Risky business: The importance of financial reserves and a diversified fundraising strategy

You have probably heard the phrase “putting all of your eggs in one basket”. To risk all you have on the success or failure of one single factor is just that – a risk. And it is a significant risk for any business, including for-purpose organisations that need to generate revenue to deliver their mission.

Relying on a single source, or only a few sources, of revenue leaves your organisation open to sudden downturns in revenue that can’t be recouped through alternate activities. Events are a fitting example: heavy reliance on in-person events as a sole income stream has seen many organisations suffer financially through the pandemic and natural disasters.

As we get ready to wrap-up another financial year, we are sharing tips and insights, direct from sector partners, for implementing a diversified fundraising strategy (yes – grants should be a part of it).

We know from our experience working with grant-making entities, organisations that can demonstrate sustainability are highly regarded by funders. And it is these organisations that are ultimately setting themselves up for long-term growth and success in achieving their mission.

The importance of financial reserves in running a business for purpose

“Financial reserves are funds that your organisation can set aside to provide a buffer against any unexpected or sudden costs,” says Michael Maher, head of not-for-profit consulting at JANA Investment Advisers, who delivers customised consulting to institutional clients.

“Reserves can be built over time when your organisation achieves excess funds over your operational and community service commitments,” he explains.

“Whilst the concept of achieving and retaining a ‘profit’ may sound counterintuitive for a ‘not-for-profit’ organisation, placing excess funds away with the objective of being used at a later date, to achieve your purpose is considered financially prudent.”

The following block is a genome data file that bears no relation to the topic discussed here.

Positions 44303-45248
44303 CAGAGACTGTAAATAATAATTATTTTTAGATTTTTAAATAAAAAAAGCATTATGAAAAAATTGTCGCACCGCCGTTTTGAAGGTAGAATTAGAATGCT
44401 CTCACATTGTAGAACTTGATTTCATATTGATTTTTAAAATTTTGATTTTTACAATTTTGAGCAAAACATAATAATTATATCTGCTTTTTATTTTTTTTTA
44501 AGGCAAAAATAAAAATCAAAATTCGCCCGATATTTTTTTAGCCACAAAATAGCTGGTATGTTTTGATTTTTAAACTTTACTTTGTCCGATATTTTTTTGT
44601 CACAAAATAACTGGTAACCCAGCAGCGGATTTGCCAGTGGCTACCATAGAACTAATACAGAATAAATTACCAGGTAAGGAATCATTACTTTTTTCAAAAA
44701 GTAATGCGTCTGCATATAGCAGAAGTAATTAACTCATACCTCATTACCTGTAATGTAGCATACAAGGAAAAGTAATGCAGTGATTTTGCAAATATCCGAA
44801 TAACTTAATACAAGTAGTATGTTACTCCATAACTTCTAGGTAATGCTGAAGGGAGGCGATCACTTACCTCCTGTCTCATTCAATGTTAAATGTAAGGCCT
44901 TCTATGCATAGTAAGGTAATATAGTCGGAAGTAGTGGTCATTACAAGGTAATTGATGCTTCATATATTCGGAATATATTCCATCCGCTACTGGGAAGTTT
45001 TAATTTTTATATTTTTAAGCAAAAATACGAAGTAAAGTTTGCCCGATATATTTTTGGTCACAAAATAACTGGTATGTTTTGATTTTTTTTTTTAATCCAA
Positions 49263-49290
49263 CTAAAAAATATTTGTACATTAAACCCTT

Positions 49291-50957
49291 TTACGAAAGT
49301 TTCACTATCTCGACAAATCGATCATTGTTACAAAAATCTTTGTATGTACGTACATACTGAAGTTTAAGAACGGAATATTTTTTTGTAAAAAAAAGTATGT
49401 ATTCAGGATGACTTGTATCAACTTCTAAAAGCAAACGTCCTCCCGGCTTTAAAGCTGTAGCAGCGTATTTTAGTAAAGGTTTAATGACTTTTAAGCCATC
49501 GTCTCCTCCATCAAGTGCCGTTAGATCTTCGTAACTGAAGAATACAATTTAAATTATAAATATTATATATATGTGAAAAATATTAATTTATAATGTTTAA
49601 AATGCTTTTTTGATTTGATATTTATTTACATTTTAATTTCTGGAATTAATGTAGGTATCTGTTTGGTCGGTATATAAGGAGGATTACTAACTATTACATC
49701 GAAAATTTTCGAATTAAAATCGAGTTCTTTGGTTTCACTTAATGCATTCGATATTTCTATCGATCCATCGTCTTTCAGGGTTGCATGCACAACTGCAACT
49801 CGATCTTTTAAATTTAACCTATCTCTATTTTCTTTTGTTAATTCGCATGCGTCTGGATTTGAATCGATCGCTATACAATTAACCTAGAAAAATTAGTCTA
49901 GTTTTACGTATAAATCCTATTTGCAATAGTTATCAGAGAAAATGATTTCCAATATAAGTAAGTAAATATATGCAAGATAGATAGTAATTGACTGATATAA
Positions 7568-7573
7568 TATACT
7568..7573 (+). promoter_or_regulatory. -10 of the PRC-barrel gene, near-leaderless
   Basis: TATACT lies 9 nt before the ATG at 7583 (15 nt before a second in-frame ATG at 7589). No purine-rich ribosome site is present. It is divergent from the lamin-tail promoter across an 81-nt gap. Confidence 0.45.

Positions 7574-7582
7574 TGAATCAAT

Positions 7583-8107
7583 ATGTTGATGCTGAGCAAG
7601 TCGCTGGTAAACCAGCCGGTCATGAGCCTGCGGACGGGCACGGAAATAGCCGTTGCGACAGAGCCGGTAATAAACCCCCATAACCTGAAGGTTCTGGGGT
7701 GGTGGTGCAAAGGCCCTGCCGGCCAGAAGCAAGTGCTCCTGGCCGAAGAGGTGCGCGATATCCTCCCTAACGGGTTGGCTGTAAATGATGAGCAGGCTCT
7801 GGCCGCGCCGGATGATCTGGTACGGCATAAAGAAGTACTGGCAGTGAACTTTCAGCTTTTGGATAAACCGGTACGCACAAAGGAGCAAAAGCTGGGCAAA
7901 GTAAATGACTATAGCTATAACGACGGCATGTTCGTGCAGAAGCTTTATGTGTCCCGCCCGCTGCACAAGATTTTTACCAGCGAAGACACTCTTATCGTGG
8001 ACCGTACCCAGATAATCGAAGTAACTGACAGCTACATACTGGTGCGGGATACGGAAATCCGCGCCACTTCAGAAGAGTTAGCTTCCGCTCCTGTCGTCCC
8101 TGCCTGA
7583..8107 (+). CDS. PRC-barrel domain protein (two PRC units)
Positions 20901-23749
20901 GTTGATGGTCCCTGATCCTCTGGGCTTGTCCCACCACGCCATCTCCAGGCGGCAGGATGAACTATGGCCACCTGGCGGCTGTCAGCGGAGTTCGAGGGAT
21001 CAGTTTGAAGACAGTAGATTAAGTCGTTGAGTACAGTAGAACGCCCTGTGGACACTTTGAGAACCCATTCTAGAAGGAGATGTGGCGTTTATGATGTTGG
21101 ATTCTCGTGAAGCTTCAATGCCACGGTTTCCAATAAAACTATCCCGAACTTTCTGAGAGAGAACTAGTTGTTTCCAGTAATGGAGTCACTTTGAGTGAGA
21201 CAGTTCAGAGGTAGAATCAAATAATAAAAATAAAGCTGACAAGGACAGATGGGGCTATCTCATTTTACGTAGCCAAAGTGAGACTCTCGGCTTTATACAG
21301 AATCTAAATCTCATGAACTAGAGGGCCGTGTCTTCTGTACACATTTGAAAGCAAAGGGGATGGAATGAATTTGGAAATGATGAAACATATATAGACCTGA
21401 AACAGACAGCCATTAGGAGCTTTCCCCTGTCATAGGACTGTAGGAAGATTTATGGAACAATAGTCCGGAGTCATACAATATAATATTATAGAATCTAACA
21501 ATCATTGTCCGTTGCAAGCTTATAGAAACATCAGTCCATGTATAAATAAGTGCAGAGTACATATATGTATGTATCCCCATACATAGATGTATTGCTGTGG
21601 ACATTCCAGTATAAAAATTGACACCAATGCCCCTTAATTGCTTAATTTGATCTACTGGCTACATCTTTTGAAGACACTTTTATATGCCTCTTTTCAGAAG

Rainy-day fund

As organisations build financial reserves, Maher says it is important to consider their purpose and how they will be utilised.

“The most common purpose for many organisations is holding reserves as a ‘rainy day’ fund that is called upon to respond to unexpected changes in financial position and the economic environment. These could include events such as unexpected cuts to funding, staffing costs or specific events that call upon the services of your organisation,” he explains.

“From an investment perspective, reserves for this type of purpose should be invested to ensure accessibility (liquid) and capital preservation. These characteristics see many organisations invest their reserves in cash management accounts and term deposits. Other ‘low risk’ asset classes could also be considered; however, it would be encouraged to seek financial advice.”

Playing the long game

Another purpose for reserves is to develop a corpus or “endowment”. For variable reasons, many organisations may find they have sufficient reserves to cover “rainy day” events and are able to place away funds for a longer time horizon (e.g. greater than five years).

“The corpus may be invested in asset classes that carry some risk but are expected to ultimately provide a return greater than that of cash and inflation over longer time periods,” Maher says.

“These would include asset classes such as equities, property, infrastructure, and alternatives. An investment strategy blending these types of assets can be developed for the corpus in the context of achieving your desired long-term return objective and risk tolerance.